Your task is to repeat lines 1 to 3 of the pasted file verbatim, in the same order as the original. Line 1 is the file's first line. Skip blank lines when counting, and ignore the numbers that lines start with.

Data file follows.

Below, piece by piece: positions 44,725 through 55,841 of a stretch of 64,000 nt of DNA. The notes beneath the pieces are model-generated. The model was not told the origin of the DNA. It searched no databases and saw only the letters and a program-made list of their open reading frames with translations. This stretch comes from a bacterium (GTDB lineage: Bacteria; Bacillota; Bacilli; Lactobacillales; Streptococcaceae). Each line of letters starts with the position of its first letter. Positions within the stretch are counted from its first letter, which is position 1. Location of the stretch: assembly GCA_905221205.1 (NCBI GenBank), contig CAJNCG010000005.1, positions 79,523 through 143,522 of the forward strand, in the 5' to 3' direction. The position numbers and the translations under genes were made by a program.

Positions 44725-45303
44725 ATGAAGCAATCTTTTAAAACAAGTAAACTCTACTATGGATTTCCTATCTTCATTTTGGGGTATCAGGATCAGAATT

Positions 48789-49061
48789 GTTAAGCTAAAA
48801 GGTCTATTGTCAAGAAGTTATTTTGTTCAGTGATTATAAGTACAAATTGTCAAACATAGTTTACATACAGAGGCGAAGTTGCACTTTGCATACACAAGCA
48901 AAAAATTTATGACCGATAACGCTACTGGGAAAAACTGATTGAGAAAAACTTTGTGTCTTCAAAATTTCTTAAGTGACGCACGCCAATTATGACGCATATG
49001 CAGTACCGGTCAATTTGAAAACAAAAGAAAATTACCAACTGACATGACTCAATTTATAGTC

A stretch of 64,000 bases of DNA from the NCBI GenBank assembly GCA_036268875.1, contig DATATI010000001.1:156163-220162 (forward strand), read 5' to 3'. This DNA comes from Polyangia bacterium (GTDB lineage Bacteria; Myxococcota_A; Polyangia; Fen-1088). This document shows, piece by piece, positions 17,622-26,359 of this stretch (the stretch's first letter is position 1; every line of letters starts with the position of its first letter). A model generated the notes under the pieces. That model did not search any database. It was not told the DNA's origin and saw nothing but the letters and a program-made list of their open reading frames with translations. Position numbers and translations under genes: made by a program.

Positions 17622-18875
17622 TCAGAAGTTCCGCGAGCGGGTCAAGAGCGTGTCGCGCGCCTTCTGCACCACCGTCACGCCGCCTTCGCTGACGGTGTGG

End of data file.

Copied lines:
Below, piece by piece: positions 44,725 through 55,841 of a stretch of 64,000 nt of DNA. The notes beneath the pieces are model-generated. The model was not told the origin of the DNA. It searched no databases and saw only the letters and a program-made list of their open reading frames with translations. This stretch comes from a bacterium (GTDB lineage: Bacteria; Bacillota; Bacilli; Lactobacillales; Streptococcaceae). Each line of letters starts with the position of its first letter. Positions within the stretch are counted from its first letter, which is position 1. Location of the stretch: assembly GCA_905221205.1 (NCBI GenBank), contig CAJNCG010000005.1, positions 79,523 through 143,522 of the forward strand, in the 5' to 3' direction. The position numbers and the translations under genes were made by a program.

Positions 44725-45303
44725 ATGAAGCAATCTTTTAAAACAAGTAAACTCTACTATGGATTTCCTATCTTCATTTTGGGGTATCAGGATCAGAATT